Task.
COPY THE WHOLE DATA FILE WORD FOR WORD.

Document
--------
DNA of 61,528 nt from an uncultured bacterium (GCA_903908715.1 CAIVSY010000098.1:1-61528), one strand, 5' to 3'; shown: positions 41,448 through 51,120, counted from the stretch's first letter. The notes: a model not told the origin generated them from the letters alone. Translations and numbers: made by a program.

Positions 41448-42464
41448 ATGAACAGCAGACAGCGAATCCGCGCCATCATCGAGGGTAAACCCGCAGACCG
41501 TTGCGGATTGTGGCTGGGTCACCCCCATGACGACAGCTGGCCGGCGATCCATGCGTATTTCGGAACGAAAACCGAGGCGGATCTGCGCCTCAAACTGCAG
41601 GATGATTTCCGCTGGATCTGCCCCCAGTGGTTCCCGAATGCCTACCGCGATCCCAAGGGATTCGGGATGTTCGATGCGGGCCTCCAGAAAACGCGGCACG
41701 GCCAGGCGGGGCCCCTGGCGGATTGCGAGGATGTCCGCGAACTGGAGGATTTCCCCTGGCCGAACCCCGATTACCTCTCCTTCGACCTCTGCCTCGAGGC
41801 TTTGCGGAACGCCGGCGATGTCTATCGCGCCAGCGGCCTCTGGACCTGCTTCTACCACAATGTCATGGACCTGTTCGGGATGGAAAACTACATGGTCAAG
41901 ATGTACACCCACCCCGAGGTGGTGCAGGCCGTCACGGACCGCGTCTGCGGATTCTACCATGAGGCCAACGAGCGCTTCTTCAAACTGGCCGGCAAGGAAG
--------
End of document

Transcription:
DNA of 61,528 nt from an uncultured bacterium (GCA_903908715.1 CAIVSY010000098.1:1-61528), one strand, 5' to 3'; shown: positions 41,448 through 51,120, counted from the stretch's first letter. The notes: a model not told the origin generated them from the letters alone. Translations and numbers: made by a program.

Positions 41448-42464
41448 ATGAACAGCAGACAGCGAATCCGCGCCATCATCGAGGGTAAACCCGCAGACCG
41501 TTGCGGATTGTGGCTGGGTCACCCCCATGACGACAGCTGGCCGGCGATCCATGCGTATTTCGGAACGAAAACCGAGGCGGATCTGCGCCTCAAACTGCAG
41601 GATGATTTCCGCTGGATCTGCCCCCAGTGGTTCCCGAATGCCTACCGCGATCCCAAGGGATTCGGGATGTTCGATGCGGGCCTCCAGAAAACGCGGCACG
41701 GCCAGGCGGGGCCCCTGGCGGATTGCGAGGATGTCCGCGAACTGGAGGATTTCCCCTGGCCGAACCCCGATTACCTCTCCTTCGACCTCTGCCTCGAGGC
41801 TTTGCGGAACGCCGGCGATGTCTATCGCGCCAGCGGCCTCTGGACCTGCTTCTACCACAATGTCATGGACCTGTTCGGGATGGAAAACTACATGGTCAAG
41901 ATGTACACCCACCCCGAGGTGGTGCAGGCCGTCACGGACCGCGTCTGCGGATTCTACCATGAGGCCAACGAGCGCTTCTTCAAACTGGCCGGCAAGGAAG